Tuesday, March 29, 2011

215 (2011 #20). The Falls

by Joyce Carol Oates,
read by Anna Fields

This book was much better than I thought it was going to be.   It's set in Niagara Falls, New York, in the 1950s and early 1960s, with the story of Ariah Littrell Erskine and Dirk Burnaby, then jumps ahead 15 years to the late 1970s and continues the story of Ariah and her three children.

It starts a little oddly.  Ariah is on her honeymoon in June 1950 at the Falls, but her husband Gilbert leaps to his death in the falls after their first night.  It's hinted that this future minister is a closet homosexual, but Ariah doesn't know that and keeps vigil for a week until his body surfaces.  Accompanying her is local lawyer and playboy Burnaby, who inexplicably falls in love with this strange music teacher.

They are soon married, and the second part of the book covers the next 12 years, through the birth of three children, even bringing the in-laws on both sides into the story.  Then Burnaby takes on the legal case that is a mythical precursor to the real Love Canal case of the late 1970s.  Burnaby angers a lot of the local ruling class with his pro-bono work, and is run off the road and over the falls to his death (again, the reader knows this, but not his wife and children).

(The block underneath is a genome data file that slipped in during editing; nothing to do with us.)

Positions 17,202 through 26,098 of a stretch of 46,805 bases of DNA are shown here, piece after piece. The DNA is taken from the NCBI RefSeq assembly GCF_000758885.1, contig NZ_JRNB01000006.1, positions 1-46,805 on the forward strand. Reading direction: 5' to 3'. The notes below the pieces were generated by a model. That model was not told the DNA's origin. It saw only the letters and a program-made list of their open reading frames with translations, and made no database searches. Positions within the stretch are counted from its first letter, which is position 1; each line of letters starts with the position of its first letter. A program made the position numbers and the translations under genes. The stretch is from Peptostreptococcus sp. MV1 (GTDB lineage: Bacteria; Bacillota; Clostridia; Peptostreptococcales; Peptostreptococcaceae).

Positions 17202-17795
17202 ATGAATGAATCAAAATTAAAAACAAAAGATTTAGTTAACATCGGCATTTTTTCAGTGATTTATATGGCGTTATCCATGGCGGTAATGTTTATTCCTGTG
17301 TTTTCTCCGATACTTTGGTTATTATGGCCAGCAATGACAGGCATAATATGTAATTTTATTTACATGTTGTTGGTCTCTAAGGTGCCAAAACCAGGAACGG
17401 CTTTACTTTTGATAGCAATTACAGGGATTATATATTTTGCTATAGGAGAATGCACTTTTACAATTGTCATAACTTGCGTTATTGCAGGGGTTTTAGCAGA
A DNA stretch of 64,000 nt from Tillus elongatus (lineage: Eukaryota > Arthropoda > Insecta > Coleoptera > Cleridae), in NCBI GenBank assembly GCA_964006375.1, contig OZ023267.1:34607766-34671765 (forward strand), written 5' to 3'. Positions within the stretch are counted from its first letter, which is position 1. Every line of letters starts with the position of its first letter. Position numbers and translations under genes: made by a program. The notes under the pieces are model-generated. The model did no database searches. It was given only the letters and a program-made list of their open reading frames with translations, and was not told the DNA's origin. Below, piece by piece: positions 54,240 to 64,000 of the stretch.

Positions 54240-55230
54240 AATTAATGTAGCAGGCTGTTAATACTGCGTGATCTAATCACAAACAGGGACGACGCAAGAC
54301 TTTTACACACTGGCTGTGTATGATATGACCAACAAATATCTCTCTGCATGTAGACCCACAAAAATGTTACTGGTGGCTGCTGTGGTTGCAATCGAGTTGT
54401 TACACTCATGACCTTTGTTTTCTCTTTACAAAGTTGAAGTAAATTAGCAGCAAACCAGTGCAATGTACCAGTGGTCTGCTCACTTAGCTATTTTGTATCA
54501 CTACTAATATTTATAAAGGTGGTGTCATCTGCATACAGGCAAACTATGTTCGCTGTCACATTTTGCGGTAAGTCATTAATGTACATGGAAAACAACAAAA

I thought the third part of the book was most interesting.  Set in 1977 and 1978, we read what happens to Ariah and her children Chandler, Royall, and Juliet.  Ariah never speaks of Dirk, feeling he betrayed her by taking the Love Canal case (and, she thinks, perhaps with Nina Olshaker, the "woman in black" who asked him to take it on).  The children, though, gradually learn the truth about their father.

I felt the character development of Ariah, Dirk, Chandler, Royall, and Juliet was especially good.  At the beginning of the book I felt sympathy for Ariah and suspicion of Dirk; by the end I was exasperated with Ariah and sympathetic with Dirk, and found all three children interesting.  Anna Fields' reading for the audiobook only added to the character development, as she was able to create a unique "voice" for each character, major and minor, and was equally good with men as with women.  I felt the book was well-written, the only off-note being son Royall's unrealistic encounter with the "woman in black" in 1977.

© Amanda Pape - 2011

[The audiobook and a print copy for reference were borrowed from and returned to my university library.]

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